Last modified on 11 April 2015, at 21:53

-ess

EnglishEdit

EtymologyEdit

From French -esse, from Late Latin -issa, from Ancient Greek -ισσα (-issa).

SuffixEdit

-ess (plural -esses)

  1. Suffix appended to words to make a female form.
    Examples:
    actress
    duchess
    goddess
    lioness
    princess
    shepherdess
    stewardess
    waitress

Usage notesEdit

  • Professions ending in -ter or -tor change to -tr when this suffix is added.
    A female sempster is a sempstress; a female actor is an actress.
  • Professions ending in -e loose an e when this suffix is added.
    A female prince is a princess.
  • As in Romance languages, the masculine form is always used when referring to both males and females. However, note the unusual word marquess which is masculine.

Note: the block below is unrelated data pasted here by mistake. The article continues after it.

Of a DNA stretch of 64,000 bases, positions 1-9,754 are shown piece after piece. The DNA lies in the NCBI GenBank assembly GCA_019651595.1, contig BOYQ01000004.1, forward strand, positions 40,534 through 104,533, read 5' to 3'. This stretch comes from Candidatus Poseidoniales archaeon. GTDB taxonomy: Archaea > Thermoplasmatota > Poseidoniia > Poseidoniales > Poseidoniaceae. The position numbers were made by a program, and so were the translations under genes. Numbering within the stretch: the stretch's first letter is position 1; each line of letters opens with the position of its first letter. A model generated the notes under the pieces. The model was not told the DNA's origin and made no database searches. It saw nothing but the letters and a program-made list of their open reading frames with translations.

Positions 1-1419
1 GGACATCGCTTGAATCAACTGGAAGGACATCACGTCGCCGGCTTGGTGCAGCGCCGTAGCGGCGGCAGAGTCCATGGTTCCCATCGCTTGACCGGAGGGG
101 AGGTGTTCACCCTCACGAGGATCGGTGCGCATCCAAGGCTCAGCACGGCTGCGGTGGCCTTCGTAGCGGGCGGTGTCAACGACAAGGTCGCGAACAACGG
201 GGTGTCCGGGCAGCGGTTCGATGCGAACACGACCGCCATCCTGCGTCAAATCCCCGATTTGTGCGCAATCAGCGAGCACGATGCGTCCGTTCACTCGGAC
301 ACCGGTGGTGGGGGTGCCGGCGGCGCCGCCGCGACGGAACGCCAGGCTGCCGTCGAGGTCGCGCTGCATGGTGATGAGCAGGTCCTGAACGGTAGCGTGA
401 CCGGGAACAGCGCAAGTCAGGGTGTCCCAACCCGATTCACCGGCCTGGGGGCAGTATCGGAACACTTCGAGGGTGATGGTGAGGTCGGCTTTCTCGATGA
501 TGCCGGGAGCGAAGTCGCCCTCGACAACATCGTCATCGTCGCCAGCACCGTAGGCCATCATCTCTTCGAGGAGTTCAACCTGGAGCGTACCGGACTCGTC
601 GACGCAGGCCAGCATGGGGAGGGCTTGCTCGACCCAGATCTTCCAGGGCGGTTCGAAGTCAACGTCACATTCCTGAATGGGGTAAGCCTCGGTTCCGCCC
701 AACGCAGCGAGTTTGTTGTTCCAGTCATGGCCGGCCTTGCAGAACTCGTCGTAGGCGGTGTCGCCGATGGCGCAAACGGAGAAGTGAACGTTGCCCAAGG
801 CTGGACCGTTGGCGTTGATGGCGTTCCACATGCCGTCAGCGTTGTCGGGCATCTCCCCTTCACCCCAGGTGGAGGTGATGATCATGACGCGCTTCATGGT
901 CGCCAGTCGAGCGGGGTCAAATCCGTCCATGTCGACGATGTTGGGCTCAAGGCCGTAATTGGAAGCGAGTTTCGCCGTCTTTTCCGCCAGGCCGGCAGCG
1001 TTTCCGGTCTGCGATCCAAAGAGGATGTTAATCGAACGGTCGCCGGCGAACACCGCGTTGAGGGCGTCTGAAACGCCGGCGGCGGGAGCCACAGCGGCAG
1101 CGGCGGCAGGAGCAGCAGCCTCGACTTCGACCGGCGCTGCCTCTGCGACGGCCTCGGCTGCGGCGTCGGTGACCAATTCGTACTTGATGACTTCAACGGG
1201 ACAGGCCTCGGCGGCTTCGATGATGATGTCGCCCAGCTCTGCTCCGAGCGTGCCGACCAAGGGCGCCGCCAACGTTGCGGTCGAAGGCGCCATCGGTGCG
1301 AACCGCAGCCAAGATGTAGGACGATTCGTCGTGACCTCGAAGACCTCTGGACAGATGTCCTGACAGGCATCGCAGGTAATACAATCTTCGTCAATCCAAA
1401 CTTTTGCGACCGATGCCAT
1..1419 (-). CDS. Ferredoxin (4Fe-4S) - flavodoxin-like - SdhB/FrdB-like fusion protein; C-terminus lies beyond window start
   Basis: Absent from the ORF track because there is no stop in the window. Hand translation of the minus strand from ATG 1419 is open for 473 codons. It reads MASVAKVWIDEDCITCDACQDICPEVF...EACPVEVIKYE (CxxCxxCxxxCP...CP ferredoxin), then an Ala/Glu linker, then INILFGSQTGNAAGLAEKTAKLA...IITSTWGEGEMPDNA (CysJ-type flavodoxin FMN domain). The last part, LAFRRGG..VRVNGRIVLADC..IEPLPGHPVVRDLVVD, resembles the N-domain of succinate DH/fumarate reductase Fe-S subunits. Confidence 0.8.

Lauren Bacall and Humphrey Bogart were very popular actors.
    Who would like to be an actor after high school?
  • This suffix tends to be regarded as sexist and as such is starting to fall into disuse; a single, gender-neutral term is preferred by some even though it is a less specific term.
    Glenda Jackson is a famous actor.
    Glenda Jackson is a famous actress. More specific language signaling that Glenda is a female.
  • Depending on etymology, other feminine affixes are used; see synonyms.

SynonymsEdit

Derived termsEdit

TranslationsEdit

ReferencesEdit

  • -ess” in Douglas Harper, Online Etymology Dictionary (2001).